“You compare the two and it makes you feel like Tiger’s stuff is just really cheap,” says Craig. “Tiger’s even more recognizable internationally than Brady is. That also plays into it because theoretically, his stuff should probably be worth more than Brady’s.”
Keep in mind, Craig’s perspective on Tiger is personal in nature, but professionally informed.
“Remember, this is my honest opinion,” begins Craig, “I have no Tiger Woods cards anymore — I don’t own a single one. But I just still believe that his stuff is too inexpensive for how he transformed the game. He made golf popular; internationally, he put golf on the map. His stretch where he owned all four majors? That’s never going to happen ever again.”
What also may never happen again is the chance to own Tiger cards at such a low price.
“I used to own a Tiger Gold BGS 9,” reflects the lifelong Woods fan. “I sold that, but I’d like to eventually buy it once it’s not a conflict. It was definitely an emotional experience, partly because I didn’t want to sell them — I just felt like it was the right thing to do. I felt they still had a ton of upside, which they did. I had about five of the PSA 10 SPs and the value at the time was about $13,000 to $15,000. I still felt like they had a ton of legs.”
As of this writing, a Gold, autographed Tiger Woods card in the same grade Jesse once owned is now listed on PWCC for a mere $21,000 — a fraction of the cost compared to Brady, Michael Jordan, and other GOATs of global sports.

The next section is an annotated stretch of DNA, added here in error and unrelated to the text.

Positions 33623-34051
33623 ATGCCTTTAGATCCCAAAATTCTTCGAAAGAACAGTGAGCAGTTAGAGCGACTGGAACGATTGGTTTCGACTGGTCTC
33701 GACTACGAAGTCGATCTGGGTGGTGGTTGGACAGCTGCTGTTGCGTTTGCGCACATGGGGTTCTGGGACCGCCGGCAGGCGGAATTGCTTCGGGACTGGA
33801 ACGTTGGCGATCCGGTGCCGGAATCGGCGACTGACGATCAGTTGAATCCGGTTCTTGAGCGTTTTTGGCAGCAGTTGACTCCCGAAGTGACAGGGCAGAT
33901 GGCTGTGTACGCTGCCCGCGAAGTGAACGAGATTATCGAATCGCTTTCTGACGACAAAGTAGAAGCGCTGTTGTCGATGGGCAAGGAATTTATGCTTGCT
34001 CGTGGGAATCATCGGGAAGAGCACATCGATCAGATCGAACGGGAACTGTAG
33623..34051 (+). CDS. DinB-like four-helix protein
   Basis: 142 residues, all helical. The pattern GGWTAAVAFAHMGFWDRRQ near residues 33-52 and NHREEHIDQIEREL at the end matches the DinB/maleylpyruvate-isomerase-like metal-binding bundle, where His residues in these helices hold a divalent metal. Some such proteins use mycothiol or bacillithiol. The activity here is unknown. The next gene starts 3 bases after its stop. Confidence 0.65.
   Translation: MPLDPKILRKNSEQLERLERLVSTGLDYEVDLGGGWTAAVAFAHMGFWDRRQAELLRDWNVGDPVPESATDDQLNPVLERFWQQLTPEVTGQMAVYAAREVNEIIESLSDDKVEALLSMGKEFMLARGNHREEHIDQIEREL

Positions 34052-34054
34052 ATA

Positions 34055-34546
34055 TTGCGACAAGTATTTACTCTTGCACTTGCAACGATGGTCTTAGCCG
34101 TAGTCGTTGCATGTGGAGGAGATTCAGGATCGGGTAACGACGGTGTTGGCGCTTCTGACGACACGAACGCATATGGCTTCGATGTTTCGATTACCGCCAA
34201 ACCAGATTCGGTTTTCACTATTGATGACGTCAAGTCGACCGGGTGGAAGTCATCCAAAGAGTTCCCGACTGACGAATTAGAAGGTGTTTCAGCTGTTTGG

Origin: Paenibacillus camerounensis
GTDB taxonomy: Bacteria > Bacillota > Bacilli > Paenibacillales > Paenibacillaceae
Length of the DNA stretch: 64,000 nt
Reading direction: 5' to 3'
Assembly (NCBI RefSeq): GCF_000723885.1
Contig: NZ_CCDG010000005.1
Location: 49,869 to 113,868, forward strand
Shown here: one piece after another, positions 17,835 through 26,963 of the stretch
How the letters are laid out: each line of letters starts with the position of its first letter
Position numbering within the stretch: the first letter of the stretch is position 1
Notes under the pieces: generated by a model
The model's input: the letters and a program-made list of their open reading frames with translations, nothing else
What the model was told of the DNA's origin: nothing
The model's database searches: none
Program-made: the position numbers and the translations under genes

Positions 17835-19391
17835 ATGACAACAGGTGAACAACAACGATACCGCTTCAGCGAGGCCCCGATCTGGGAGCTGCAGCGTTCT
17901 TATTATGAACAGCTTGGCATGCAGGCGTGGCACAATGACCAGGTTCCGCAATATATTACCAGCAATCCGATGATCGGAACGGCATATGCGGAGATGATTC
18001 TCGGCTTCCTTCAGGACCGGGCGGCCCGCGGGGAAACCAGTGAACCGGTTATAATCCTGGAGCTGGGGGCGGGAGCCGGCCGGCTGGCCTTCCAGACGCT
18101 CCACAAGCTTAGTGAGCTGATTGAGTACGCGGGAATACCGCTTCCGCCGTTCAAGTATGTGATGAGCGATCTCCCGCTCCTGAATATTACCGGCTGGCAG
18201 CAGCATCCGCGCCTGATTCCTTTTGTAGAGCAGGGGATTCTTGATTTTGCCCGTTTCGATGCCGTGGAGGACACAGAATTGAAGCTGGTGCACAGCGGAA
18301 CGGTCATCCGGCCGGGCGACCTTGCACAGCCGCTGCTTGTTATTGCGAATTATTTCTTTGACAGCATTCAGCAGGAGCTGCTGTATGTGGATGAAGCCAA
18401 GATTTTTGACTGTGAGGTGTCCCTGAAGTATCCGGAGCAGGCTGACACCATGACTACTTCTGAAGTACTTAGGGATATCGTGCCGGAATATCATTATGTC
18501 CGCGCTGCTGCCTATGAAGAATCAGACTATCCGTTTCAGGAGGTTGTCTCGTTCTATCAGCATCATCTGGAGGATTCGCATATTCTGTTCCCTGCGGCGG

Despite the relatively low starting point in comparison to Woods’ all-world peers, the starting price is almost double its previous valuation.
Furthermore, Craig sees the final price coming closer to $50,000 or $60,000 when the auction ends in two weeks.
PWCC tells Boardroom that in November, a Gold Tiger card with a BGS 9.5 sold for $90,000 while a “standard” version numbered to /900 scored at a PSA 10 sold for $55,200.
Big numbers? Yes. Growing value? Totally. On par with Brady and Jordan in price? Not even close.
Still, there is time.
As Woods considers his golf comeback to the course and Craig proves years away from retirement, one has to wonder what that a Gold Tiger Woods card could go for years from now.
After all, it was just only 24 years ago when the wiry kid from Stanford made history at The Masters, breaking barriers in golf and changing the entire trajectory of the sport.
On that day in Augusta in 1997, Woods took home a check for $486,000 — a small amount in comparison to the Tom Brady rookie card that just sold for $3.1 million or the autographed Michael Jordan card that recently fetched $2.7 million.
In impact, Tiger Woods is unequivocally the GOAT of golf, a title Tom Brady and Michael Jordan hold in their respective sports — but arguably not to the same extent.
So, when will Tiger’s cards carry the same weight on the market?
For a generation of golfers and card collectors who grew up on Woods like Jesse Craig, the spike in his stock seems apparent for reasons related to market trends and the tenderness likened to Tiger as a trailblazer for the sport.
“I followed him for a long time,” closes Craig. “He was part of the reason I got into golf like a lot of kids. There’s an emotional attachment you have to a guy like that.”